Jeramey Jannene
Eyes on Milwaukee

Historic Commission Saves Clarke Square Building

Notre Dame School of Milwaukee wants to demolish building for open space.

By - Aug 6th, 2018 04:32 pm
2635-37 W. Greenfield Ave. Photo from City of Milwaukee.

2635-37 W. Greenfield Ave. Photo from City of Milwaukee.

The Historic Preservation Commission has saved a commercial building in Clarke Square from the wrecking ball, at least for a month.

The commission unanimously granted permanent historic designation to the Lorentz/Harris Pharmacy building at 2635-37 W. Greenfield Ave. The Mediterranean-style building was originally built in 1896 and remodeled into its current form in 1931.

Notre Dame School of Milwaukee, which operates a 250-student elementary school just to the south at 1418 S. Layton Blvd. had sought to demolish the commercial building as part an expansion plan. School president Patrick Landry said the demolition is part of a $5 million investment in developing a male-only middle school and improving the campus.

“When we purchased the building, we asked these questions and the records were so poor. If we knew there was any chance of it being a historic building we wouldn’t have purchased it,” said Landry. The school purchased the building in 2015 for $170,000 and says they have already invested in preparation work for the utility. “Had we known this, we never would have purchased it,” said Landry.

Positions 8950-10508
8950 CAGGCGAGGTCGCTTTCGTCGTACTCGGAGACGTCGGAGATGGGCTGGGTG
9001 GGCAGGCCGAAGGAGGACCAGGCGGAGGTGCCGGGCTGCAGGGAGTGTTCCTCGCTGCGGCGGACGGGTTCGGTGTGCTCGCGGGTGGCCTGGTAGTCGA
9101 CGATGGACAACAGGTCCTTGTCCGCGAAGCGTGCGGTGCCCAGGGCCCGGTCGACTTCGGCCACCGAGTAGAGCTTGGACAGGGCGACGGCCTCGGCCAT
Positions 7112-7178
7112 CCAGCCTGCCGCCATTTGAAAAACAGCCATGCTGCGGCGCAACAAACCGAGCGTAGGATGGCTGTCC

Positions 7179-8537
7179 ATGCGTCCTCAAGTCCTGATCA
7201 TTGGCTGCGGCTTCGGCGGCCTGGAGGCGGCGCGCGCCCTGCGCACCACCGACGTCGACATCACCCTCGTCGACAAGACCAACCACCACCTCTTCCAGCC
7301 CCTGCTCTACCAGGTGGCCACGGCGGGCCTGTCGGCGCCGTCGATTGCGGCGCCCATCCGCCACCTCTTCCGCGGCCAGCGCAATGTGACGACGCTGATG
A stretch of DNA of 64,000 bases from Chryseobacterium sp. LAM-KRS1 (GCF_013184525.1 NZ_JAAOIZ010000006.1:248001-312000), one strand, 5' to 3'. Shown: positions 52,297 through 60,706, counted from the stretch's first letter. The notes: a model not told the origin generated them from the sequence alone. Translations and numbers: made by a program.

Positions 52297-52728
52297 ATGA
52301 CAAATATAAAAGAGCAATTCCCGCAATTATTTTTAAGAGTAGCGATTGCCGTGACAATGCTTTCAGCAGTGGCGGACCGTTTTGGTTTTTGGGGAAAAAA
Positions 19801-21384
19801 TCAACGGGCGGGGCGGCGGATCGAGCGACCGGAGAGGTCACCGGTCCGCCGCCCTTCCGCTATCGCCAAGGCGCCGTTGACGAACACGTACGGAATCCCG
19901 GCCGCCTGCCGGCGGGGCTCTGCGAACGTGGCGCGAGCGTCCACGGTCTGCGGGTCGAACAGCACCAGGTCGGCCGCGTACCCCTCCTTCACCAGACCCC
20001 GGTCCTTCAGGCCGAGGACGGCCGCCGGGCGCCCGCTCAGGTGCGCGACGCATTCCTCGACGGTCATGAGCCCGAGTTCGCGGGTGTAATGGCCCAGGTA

Area resident John Sterr, who serves as executive director of the Villa Terrace Decorative Arts Museum and the Charles Allis Art Museum, nominated the building for historic designation upon learning of the school’s plan to demolish it. “This is really an integral part of the neighborhood,” he told the commission.

Landry told the commission, “it’s also been a problem for us with homeless sleeping under the awnings that we have to move in the mornings, and drug use and bullet holes in the window.” Sterr acknowledged that the neighborhood has crime issues, as he said many do, but added “I think the challenges that Patrick mentions they can be overcome. I personally don’t see tearing down the building as being part of the solution.”

The city’s Historic Preservation Commission staff supported the designation because of the building’s embodiment of distinguishing characteristics of an architectural type and its role as a visual landmark.

“This helps hold the corner at Greenfield and Layton Boulevard and keep that corner intact,” said city staffer Carlen Hatala. She singled out the stone design around the building’s first floor as exceptional, “I don’t know of any other storefront that has this kind of detail.”

Commissioner Patti Keating Kahn moved to designate the building. She told her fellow commissioners: “we got a lot of letters and emails in favor of the designation. We don’t have any in favor of tearing this building down.” The motion was seconded by Ann Pieper Eisenbrown.

The building is already listed on the National Register of Historic Places as part of the Layton Boulevard Historic District.

The national designation is recorded with the property record, but does not allow the city to require a Certificate of Appropriateness for demolition or other exterior changes. The local designation grants the city the power.

The 3,286-square-foot building is currently vacant. The most recent tenant was Flip ‘n’ Style hair salon. Landry said the school has not considered using the building for educational purposes.

The school has the right to appeal to the Common Council to overrule the Historic Preservation Commission.

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